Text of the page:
Justia Civil Procedure Opinion SummariesArticles Posted in Personal Injury
Bird v. Pruett’s Food, Inc.
Plaintiff Steven Bird, an independent contractor hired to install a new checkout lane at Defendant Pruett's Food store, was injured after falling off a ladder Defendant had supplied to aid Plaintiff in completing the work. Plaintiff initiated a negligence action, seeking damages from his injuries and lost wages. Plaintiff presented his case at trial, after which Defendant demurred to Plaintiff's evidence. The trial court sustained the demurrer. Plaintiff appealed. The Oklahoma Supreme Court held that Plaintiff failed to establish that Defendant owed him a duty of care. View "Bird v. Pruett's Food, Inc." on Justia Law
In re Edwards v. New Century Hospice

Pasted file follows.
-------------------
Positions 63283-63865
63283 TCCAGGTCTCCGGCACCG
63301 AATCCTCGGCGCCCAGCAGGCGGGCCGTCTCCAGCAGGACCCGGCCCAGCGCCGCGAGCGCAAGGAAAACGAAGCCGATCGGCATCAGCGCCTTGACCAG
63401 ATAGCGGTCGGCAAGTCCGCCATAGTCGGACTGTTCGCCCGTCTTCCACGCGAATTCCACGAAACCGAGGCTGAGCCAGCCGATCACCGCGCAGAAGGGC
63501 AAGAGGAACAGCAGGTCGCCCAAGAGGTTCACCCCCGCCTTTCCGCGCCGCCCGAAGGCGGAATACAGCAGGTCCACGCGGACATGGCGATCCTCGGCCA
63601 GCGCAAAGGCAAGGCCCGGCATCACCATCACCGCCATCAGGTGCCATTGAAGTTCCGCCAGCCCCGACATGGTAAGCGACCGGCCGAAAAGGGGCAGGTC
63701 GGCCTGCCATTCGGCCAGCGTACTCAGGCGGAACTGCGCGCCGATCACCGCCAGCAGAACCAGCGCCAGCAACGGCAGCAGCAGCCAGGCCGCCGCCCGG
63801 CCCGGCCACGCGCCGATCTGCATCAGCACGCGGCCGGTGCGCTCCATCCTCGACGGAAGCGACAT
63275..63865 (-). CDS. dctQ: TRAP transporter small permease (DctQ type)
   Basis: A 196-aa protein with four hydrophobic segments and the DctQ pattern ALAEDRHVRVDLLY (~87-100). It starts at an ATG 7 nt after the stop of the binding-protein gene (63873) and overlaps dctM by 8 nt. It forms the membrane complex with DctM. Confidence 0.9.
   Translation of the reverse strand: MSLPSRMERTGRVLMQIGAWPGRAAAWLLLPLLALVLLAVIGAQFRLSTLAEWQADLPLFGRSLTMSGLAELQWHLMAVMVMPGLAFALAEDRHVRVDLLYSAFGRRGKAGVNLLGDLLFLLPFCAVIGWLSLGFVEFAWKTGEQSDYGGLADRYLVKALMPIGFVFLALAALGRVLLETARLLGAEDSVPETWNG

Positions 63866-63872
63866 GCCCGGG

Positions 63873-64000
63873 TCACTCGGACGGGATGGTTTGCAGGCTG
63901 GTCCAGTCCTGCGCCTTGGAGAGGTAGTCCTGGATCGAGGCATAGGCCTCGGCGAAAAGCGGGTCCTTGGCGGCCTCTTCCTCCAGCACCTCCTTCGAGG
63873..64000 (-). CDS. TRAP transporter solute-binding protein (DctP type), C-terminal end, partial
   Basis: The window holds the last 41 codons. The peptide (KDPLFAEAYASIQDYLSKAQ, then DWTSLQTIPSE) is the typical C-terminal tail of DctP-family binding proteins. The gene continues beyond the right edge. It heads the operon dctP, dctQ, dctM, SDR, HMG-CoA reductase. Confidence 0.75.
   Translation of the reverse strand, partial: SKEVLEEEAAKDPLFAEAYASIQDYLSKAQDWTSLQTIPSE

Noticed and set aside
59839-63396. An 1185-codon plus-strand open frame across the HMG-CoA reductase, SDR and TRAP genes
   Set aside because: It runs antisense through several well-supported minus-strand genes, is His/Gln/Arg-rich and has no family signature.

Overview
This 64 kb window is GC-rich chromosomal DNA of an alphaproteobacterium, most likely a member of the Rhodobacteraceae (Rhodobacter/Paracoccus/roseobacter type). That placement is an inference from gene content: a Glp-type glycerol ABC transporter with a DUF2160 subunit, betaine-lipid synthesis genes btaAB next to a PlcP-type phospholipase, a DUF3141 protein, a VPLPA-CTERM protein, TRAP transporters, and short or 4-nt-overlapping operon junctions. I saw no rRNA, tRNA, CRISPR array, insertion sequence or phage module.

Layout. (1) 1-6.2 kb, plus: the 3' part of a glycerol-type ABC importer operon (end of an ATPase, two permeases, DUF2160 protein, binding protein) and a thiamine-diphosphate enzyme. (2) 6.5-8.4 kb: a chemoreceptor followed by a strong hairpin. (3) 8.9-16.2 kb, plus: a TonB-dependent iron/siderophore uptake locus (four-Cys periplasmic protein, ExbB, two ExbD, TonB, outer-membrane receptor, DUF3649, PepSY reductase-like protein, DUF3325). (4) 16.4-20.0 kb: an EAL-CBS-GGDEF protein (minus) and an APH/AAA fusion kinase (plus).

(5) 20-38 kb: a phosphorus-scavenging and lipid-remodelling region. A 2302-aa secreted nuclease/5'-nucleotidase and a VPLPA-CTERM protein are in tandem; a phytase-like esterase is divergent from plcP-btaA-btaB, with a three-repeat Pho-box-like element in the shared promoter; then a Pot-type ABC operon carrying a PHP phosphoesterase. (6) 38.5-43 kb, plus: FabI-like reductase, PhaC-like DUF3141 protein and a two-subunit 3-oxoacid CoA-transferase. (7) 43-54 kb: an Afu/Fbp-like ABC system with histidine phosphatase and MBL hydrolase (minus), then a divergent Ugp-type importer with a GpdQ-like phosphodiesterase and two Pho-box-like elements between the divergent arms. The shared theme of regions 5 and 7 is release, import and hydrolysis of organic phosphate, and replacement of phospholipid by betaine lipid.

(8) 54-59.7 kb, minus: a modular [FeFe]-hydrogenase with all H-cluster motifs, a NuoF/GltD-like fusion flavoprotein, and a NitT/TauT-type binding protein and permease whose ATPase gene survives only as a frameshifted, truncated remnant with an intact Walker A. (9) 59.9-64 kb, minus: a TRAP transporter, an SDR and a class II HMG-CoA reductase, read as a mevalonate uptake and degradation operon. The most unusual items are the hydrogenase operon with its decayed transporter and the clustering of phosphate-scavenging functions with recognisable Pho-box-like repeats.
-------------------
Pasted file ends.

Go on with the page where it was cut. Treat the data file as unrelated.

At issue before the Colorado Supreme Court in this matter was a trial court’s order denying immunity to Defendant New Century Hospice, Inc. and its subsidiaries, Defendants Legacy Hospice, LLC, d/b/a New Century Hospice of Denver, LLC, and Legacy Hospice of Colorado Springs, LLC (collectively, “New Century”). New Century argued it was entitled to immunity under four different statutes. Tana Edwards filed suit against New Century (her former employer) and Kathleen Johnson, the Director of Operations for New Century Castle Rock (collectively, “Defendants”). As part of her employment with New Century, Edwards provided in-home care to an elderly patient. In December 2019, Johnson began to suspect that Edwards was diverting pain medications from the patient. Defendants reported the suspected drug diversion to the Castle Rock Police Department and the Colorado Department of Public Health and Environment (“CDPHE”). Defendants also lodged a complaint against Edwards’s nursing license with the Colorado Board of Nursing (“the Board”). After investigations, no criminal charges were filed and no formal disciplinary actions were taken against Edwards. Edwards subsequently brought this action against Defendants, alleging claims for negligent supervision and negligent hiring against New Century, as well as claims for defamation and intentional infliction of emotional distress against New Century and Johnson. Defendants moved for summary judgment. The trial court granted the motion as to Edwards’s claims for negligent hiring, defamation, and intentional infliction of emotional distress, finding that the claims were either time-barred or could not be proven. Three of the statutes New Century cited for its immunity claim, 12-20-402(1), C.R.S. (2022) (“the Professions Act”), 12-255-123(2), C.R.S. (2022) (“the Nurse Practice Act”), and 18-6.5-108(3), C.R.S. (2022) (“the Mandatory Reporter statute”), only authorized immunity for a “person.” Relying on the plain meaning of “person,” the Supreme Court held that New Century was not entitled to immunity under these three statutes because it was a corporation, not a person. The fourth statute, 18-8-115, C.R.S. (2022) (“the Duty to Report statute”), explicitly entitled corporations to immunity, but only if certain conditions were met. Applying the plain language of the statute, the Supreme Court held that New Century was not entitled to summary judgment on the issue of immunity under this statute because it did not carry its burden of demonstrating that all such conditions were met. View "In re Edwards v. New Century Hospice" on Justia Law